I have been wanting to try a batik techniques in watercolour for a long time, but haven't gotten around to it.  There is limited information on it in this province that I know of so I'm looking for online and written resources.  Then I can across a post on Sandy Maudlin's blog about another less labour intensive batik using masking tape, so I thought I'd have a go with her 'almost batik'.

Sandy has produced some really amazing images with this technique and without pans of steaming wax and mess!  Thanks Sandy for sharing the idea.

As I was up at 4am this morning, not able to sleep, I played around with what started as a little self portrait in ink on a small piece of abstract watercoloured paper that didn't quite make the cut in the freezing process.  I added small pieces of torn low tack masking tape all over it, leaving gaps, then smothered the layer with indigo blue and let it dry.

This image is the result.   I like the jewel effect and the hard edges that some of the tape leaves as well as the darkness of the image. Its difficult to photograph or scan it accurately, even with adjustments.  The colour variances are very subtle. I shall have to experiment more with this.

Tuesday, January 05, 2010

Study for a portrait

While I wait for both supplies and muse guidance and cooperation from the weather for larger projects, I continue to sketch and draw.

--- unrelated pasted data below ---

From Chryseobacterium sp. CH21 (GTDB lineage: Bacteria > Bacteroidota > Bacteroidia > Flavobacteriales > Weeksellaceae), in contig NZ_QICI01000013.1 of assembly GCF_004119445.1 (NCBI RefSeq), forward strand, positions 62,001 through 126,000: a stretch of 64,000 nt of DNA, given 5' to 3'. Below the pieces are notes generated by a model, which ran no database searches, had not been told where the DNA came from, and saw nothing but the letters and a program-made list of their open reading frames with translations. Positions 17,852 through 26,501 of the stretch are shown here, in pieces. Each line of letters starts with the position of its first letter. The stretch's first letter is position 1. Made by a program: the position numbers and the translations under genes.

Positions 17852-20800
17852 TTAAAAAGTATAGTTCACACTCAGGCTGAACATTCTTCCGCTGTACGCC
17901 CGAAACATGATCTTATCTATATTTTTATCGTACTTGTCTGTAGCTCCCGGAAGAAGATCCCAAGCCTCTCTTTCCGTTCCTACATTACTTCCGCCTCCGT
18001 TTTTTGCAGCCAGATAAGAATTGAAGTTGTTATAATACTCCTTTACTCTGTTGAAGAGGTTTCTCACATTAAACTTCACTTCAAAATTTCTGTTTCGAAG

I can hardly begin to describe the pleasure the act of drawing brings.  It is so different than painting or any other form artistic creation.  Its pure comfort to apply graphite to paper and I haven't done enough of it in the last year, so I need to add to my list the production of several pieces in graphite or charcoal.

I have done a sketch of my mother in graphite in a small square sketchbook.  I started this in bed last night, from a photo I had taken of her a couple of years ago.  My mother does NOT like to have her photo taken or her portrait drawin either for that matter, so this image of her smiling is a rarity as she wasn't aware of me taking it at the time.

I like creating a study before a drawing.  Its my 'warm up' before I get going and gives me time to work out placement, values, likeness, etc. From here I will enlarge it onto a sheet of ...Stonehenge perhaps.  I haven't used that for some time and love the soft surface.  Then graphite?  Charcoal?

The muse will decide.

Sunday, January 03, 2010

Changing and experimenting

I did a warm up using one of the references from the weekend drawing event WetCanvas holds each week.  I originally considered developing it as demo, but that seemed to deteriorate with my ability (or inability) to make my Flip camcorder stay upright correctly on its tripod.

However, here's the jist of it from start to finish, with a little painting demo thrown in for good measure. I have also now realized that I called the dog a whippet when in fact he is an Italian greyhound.  Oops.


I have also played around with a new header for my blog.  And a 'you might like this' feature that will link the reader to previous posts with related content.   I put in some more intenal 'doings' for the blog that you won't see, but will help me track more accurately viewings, posts that general interest, demographics, etc.  I have this already with Statscounter, but it needed some tweaking.

I'm considered a series of paintings based on the success of the Frosted Door to Dawn piece.  I have no shortage of access to old buildings with their doors and windows and winter, so hope to put out at least a small series of old doors and windows, using the ice crystal technique.